Monday, September 10, 2007

I taught Don Juan Everything...

You don’t often get a demon like me. “Jasfoup?” I’m often asked. “How did you come by your prowess in the bedchamber?

I’m liable to smile and shake my head. Modesty, contrary to popular opinion, is not a virtue. Since it’s designed to draw even more attention to oneself, it’s practically a sin.

“Practice,” I’ll say if pressed. “I’ve had five hundred years of practice, including a stint of being Warden of the Succubae. I studded all of them in the half-century of working there.

Of course, they don’t believe me and that just gives me all the more practice.

Sunday, September 09, 2007

Vote for Jasfoup, please.

A note from Rachel - Jasfoup's chronicler:

You can make one vote a day...

Diary entry competition. Hop on over to Discover Adam
and vote for your favourite diary entry. I happen to be number three and a vote for me would be nice (remember, you'd be voting for Jasfoup) but if you prefer another I won't mind. Much.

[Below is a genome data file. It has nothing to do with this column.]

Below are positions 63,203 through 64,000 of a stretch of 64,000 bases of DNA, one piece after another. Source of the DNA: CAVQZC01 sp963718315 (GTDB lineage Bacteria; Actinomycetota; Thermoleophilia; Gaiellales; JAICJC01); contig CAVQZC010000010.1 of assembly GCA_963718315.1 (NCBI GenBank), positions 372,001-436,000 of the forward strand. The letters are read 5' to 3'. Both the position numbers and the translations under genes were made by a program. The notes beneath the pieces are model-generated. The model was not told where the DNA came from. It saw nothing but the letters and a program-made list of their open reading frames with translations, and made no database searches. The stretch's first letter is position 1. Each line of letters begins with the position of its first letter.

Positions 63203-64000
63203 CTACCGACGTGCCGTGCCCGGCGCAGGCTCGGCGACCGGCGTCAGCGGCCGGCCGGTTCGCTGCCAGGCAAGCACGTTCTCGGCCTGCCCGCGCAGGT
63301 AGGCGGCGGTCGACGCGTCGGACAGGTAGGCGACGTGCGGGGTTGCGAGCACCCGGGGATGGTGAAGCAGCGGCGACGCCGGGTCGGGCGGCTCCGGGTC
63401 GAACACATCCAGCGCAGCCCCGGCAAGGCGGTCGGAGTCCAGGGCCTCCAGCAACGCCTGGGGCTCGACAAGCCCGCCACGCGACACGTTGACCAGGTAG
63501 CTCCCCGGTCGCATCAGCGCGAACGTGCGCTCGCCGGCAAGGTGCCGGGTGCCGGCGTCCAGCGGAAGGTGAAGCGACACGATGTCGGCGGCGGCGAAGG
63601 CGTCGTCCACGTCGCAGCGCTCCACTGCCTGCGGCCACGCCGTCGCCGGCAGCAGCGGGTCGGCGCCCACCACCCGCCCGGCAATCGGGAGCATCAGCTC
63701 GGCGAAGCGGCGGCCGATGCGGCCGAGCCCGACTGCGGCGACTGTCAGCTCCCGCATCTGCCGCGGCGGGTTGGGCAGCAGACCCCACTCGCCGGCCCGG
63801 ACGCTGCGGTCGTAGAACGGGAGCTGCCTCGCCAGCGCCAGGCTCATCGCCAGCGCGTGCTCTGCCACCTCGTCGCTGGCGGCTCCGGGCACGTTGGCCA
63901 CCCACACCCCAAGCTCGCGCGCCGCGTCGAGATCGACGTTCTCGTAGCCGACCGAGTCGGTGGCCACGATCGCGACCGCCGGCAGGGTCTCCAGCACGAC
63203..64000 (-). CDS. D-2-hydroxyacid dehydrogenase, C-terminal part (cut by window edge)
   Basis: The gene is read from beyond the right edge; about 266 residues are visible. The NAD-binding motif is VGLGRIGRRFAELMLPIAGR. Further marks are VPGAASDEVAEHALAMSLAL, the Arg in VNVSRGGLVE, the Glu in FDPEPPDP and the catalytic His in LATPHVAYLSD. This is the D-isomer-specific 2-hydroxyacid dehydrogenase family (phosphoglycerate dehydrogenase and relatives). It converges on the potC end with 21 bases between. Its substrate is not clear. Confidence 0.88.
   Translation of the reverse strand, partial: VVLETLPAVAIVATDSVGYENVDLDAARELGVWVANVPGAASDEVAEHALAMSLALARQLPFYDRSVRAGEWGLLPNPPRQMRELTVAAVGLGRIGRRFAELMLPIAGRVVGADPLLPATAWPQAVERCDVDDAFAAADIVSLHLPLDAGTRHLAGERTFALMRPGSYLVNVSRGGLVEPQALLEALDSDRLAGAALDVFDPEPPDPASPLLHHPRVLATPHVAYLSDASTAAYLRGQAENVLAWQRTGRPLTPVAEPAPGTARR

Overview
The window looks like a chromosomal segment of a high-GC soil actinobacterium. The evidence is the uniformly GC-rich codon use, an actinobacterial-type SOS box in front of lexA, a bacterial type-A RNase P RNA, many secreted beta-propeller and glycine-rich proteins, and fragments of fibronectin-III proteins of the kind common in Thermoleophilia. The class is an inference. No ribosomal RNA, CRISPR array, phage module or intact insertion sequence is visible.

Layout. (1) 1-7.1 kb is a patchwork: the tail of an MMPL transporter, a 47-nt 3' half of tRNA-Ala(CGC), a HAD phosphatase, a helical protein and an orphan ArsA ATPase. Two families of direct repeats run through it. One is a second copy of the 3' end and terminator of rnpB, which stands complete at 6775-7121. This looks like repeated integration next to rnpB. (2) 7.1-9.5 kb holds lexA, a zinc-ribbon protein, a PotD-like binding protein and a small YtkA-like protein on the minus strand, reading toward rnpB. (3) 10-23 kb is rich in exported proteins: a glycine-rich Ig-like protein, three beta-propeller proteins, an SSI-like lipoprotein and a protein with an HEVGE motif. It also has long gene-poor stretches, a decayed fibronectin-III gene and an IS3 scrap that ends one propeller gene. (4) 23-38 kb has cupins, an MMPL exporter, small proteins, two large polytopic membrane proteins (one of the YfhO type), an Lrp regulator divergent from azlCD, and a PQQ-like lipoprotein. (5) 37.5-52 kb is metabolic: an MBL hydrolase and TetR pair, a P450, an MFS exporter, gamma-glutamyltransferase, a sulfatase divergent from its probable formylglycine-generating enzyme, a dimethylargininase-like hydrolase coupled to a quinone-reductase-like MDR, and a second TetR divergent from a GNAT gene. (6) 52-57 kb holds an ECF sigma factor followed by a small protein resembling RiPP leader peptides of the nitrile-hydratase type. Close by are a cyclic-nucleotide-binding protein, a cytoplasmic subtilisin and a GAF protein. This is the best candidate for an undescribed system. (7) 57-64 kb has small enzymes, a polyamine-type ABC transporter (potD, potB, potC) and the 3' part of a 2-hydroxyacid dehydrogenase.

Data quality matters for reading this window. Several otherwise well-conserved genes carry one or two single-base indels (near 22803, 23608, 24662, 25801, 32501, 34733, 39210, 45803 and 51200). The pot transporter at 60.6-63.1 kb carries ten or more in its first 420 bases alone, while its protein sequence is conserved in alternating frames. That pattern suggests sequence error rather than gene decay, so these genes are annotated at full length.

The daft thing is that I already have a copy of the prize and will give it away afterwards. It's the publicity for Jasfoup that I'm really after. With enough votes I might get a publisher to buy the rights to his blog at

Saturday, September 08, 2007

Jim Shorts


Jasfoup grinned apologetically. “Would you come and have a look at Harold, please. He seems to have passed out from the exercise.”

“Really?” The vampire raised an eyebrow. “That’s odd. He can normally keep it up for a couple of hours without a break.”

“I didn’t need to know that.” The demon led the way to Harold’s suite. “I bought him the Jim shorts you suggested but he didn’t last more than half an hour.”

They reached the room and she rushed to her partner, reeling when she caught a whiff of his breath. “I asked you to get him gym shorts,” she said, her eyes hardening into coals. “Not bourbon.”

Tuesday, September 04, 2007

Proof Denies Faith

Harold closed the door and hid behind the frame, peering out between the letterbox and the open/closed sign. “I can’t see her,” he said.

“Who?” Jasfoup sauntered across and stood in full view of the window, supporting his mug of tea with both hands as he inhaled the steam. “I can’t see anyone.”

“Good.” Harold relaxed. “It was a religious freak,” he said. “She wanted me to see God.”

“Oh you didn’t…” Jasfoup looked amused.

“I did.” Harold grinned sheepishly. “I couldn’t help it. I said I’d already seen him and that he cheated at chess.”